UN tribunal acquits Vojislav Seselj of war crimes in the Balkans
Seselj was accused of having “directly committed, incited, aided and abetted those crimes and to have been part of their commission through his participation in a joint criminal enterprise,” according to the trial judgement.
He had faced three counts of crimes against humanity, including persecution, deportation and inhumane act of forcible transfer, and six counts of war crimes, which comprise of murder, torture and cruel treatment, and destruction, among others.
The International Criminal Tribunal for the former Yugoslavia (ICTY) cleared Seselj of all the charges but the decision was not unanimous.
The Majority, led by presiding Judge Jean-Claude Antonetti, found that the Prosecution had failed to prove the existence of a criminal purpose, which is required to convict someone of participation in a joint criminal enterprise.
In her partially dissenting opinion , Judge Fkavua Lattanzi wrote that that the Majority failed to take into consideration the climate of intimidation to which Seselj subjected the witnesses, and claimed that there was “ample evidence” that a joint criminal enterprise existed with the purpose to force the non-Serbs, through the perpetration of crimes, to leave parts of the territory of the former Yugoslavia.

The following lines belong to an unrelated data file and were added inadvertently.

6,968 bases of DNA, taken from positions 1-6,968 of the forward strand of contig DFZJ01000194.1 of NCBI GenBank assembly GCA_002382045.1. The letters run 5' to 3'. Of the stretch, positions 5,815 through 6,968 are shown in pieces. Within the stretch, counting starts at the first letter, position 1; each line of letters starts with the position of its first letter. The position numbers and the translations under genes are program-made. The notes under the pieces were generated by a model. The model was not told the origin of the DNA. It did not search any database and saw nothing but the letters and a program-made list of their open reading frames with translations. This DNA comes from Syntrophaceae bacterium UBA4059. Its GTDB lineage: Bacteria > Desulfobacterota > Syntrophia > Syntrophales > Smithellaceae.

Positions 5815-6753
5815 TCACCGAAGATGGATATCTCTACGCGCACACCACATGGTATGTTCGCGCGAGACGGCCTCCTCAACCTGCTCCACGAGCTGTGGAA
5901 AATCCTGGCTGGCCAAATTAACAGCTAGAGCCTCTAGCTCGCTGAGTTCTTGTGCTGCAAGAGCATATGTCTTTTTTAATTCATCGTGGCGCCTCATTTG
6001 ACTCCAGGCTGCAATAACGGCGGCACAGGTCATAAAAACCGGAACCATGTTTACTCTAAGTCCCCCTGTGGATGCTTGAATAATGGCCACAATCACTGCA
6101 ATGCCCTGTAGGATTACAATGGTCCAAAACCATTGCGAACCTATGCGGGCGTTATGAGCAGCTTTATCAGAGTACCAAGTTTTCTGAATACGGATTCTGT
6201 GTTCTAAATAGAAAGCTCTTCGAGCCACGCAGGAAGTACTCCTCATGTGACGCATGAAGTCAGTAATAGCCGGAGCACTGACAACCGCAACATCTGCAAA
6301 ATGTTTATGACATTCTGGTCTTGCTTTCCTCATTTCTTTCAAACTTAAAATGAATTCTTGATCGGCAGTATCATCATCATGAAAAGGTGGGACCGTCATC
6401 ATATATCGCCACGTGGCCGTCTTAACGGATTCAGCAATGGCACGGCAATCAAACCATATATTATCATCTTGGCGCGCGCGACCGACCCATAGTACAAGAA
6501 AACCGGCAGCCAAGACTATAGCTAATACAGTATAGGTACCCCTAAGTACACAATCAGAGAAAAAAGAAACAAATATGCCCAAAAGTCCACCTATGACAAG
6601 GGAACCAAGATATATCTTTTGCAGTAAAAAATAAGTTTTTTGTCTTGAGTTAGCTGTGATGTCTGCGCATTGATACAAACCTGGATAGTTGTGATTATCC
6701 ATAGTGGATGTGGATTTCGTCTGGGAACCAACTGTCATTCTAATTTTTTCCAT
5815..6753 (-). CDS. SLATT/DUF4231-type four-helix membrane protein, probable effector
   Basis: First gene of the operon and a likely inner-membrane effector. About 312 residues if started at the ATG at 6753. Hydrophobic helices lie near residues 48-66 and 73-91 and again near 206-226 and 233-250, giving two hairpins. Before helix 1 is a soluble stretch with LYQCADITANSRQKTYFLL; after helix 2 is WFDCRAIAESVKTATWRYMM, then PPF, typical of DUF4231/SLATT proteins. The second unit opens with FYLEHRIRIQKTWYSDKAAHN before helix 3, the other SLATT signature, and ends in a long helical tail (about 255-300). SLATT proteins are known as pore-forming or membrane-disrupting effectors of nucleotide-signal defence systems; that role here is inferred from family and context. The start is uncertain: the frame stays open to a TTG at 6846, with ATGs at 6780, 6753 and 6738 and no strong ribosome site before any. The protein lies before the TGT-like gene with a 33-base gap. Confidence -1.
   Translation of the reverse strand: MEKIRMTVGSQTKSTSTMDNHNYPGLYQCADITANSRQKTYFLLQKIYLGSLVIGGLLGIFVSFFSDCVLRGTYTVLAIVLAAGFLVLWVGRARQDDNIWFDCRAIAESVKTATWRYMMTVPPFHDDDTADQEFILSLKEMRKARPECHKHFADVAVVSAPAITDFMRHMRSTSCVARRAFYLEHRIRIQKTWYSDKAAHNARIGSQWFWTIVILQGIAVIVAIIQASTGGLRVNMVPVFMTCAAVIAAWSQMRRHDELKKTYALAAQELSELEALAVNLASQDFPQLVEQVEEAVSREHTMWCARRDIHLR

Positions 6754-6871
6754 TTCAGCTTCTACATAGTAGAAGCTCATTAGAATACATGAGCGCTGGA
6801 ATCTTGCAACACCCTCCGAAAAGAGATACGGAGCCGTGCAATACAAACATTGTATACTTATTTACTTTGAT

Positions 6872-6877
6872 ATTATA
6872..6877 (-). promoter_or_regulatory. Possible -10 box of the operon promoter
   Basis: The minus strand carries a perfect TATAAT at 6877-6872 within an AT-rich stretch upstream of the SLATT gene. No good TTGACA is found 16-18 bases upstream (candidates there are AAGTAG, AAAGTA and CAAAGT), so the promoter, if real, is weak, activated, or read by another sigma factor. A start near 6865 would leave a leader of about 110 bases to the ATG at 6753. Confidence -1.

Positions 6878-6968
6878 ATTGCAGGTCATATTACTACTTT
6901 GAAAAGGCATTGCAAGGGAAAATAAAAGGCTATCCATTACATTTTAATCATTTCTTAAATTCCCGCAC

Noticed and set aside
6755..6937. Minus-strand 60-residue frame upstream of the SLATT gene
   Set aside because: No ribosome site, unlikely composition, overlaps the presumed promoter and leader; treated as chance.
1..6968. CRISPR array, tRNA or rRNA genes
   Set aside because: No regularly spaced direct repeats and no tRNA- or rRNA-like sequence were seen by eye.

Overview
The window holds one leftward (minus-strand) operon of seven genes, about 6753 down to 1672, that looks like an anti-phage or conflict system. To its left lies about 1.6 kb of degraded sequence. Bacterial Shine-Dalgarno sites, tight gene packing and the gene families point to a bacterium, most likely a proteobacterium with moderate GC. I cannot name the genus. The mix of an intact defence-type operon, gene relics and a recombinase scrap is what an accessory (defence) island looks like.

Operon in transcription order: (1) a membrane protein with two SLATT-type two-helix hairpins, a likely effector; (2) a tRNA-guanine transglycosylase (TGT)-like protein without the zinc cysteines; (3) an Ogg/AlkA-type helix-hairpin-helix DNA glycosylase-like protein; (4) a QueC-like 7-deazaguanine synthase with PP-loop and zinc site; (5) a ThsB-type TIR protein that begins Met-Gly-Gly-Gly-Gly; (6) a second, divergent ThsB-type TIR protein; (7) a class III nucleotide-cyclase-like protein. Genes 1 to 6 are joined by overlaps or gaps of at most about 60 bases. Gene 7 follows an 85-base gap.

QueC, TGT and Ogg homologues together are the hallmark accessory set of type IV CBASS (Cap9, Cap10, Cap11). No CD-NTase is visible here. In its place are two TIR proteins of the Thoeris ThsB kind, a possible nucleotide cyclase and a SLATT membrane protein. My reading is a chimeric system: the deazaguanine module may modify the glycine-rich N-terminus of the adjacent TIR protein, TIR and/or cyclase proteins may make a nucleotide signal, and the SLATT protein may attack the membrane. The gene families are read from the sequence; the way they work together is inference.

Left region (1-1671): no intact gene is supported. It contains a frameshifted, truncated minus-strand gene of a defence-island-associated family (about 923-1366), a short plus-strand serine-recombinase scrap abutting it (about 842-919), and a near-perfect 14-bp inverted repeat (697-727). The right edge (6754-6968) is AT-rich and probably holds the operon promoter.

Reacting to the verdict, the Prosecutor in the case, Serge Brammertz told UN Radio Russian that the acquittal would upset some people but please others.
“We see, that the circumstances which led to the creation of the Tribunal, are increasingly viewed with nationalistic and politicized positions,” he said.
The parties have a right to appeal the verdict.
The Court's decision comes one week after the conviction of Radovan KaradÅ¾iæ, on charges related to genocide in the area of Srebrenica in 1995, of persecution, extermination, murder, deportation, inhumane acts (forcible transfer), terror, unlawful attacks on civilians and hostage-taking.